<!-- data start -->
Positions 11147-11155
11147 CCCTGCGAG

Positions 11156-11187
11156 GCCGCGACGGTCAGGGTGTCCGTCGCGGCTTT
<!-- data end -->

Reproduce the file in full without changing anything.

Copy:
Positions 11147-11155
11147 CCCTGCGAG

Positions 11156-11187
11156 GCCGCGACGGTCAGGGTGTCCGTCGCGGCTTT